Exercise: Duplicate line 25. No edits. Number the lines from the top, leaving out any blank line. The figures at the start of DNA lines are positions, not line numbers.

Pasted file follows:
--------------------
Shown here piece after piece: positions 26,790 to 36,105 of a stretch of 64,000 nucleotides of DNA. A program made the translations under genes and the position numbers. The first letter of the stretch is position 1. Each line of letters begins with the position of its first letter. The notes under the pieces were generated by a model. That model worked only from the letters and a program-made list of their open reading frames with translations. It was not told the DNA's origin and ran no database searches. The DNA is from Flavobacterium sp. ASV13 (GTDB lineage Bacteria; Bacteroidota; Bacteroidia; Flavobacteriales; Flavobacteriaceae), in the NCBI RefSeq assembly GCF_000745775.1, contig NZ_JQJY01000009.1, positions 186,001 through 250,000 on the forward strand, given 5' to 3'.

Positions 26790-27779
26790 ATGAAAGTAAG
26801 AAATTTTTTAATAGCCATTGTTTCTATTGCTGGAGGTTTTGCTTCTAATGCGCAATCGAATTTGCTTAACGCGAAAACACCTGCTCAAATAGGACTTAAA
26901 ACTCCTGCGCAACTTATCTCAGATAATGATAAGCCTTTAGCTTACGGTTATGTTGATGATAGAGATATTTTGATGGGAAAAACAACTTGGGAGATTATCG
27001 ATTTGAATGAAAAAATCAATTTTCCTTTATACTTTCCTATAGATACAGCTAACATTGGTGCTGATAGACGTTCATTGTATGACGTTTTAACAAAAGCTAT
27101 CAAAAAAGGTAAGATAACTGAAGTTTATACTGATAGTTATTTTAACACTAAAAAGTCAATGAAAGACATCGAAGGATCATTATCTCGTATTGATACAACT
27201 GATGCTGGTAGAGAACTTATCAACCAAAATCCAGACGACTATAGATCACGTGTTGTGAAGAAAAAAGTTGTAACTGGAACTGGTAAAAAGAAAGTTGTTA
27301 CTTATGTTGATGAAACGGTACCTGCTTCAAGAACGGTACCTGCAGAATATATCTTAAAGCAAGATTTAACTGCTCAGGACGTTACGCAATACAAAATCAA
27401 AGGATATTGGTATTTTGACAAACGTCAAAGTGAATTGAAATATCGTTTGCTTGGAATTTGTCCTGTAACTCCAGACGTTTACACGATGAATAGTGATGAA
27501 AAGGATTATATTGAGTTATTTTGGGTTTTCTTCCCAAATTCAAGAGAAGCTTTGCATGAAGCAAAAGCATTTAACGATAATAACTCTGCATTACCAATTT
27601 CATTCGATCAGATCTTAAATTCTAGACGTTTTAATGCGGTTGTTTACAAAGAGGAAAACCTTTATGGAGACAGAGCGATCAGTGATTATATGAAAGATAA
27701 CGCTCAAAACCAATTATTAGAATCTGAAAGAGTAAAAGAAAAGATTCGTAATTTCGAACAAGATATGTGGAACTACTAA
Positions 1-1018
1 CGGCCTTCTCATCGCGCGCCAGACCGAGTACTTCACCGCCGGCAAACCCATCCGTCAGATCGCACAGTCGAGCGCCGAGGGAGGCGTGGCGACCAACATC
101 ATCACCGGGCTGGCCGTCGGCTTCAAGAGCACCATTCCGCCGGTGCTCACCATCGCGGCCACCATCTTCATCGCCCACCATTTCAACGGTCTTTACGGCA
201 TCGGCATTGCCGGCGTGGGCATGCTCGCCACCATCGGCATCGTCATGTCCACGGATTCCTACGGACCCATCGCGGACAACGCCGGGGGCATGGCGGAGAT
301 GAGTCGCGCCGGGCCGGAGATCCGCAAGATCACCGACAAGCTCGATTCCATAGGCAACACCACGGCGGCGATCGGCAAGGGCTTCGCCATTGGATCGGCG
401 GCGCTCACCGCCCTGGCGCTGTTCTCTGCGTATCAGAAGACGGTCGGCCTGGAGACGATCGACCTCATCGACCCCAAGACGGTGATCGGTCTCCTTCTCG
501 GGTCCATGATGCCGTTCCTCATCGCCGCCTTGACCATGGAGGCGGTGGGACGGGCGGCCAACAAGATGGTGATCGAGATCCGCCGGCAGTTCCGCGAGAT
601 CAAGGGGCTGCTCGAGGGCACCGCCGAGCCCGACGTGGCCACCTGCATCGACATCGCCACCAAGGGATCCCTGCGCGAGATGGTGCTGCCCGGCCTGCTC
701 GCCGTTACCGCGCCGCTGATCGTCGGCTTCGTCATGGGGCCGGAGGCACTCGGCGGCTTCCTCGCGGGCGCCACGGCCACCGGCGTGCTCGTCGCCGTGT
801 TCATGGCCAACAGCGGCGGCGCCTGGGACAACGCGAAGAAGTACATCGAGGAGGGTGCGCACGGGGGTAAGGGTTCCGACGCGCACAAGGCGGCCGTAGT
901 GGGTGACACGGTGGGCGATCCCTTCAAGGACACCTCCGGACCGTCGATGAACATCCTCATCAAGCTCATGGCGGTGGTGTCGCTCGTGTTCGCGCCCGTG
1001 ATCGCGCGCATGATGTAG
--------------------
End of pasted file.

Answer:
1001 ATCGCGCGCATGATGTAG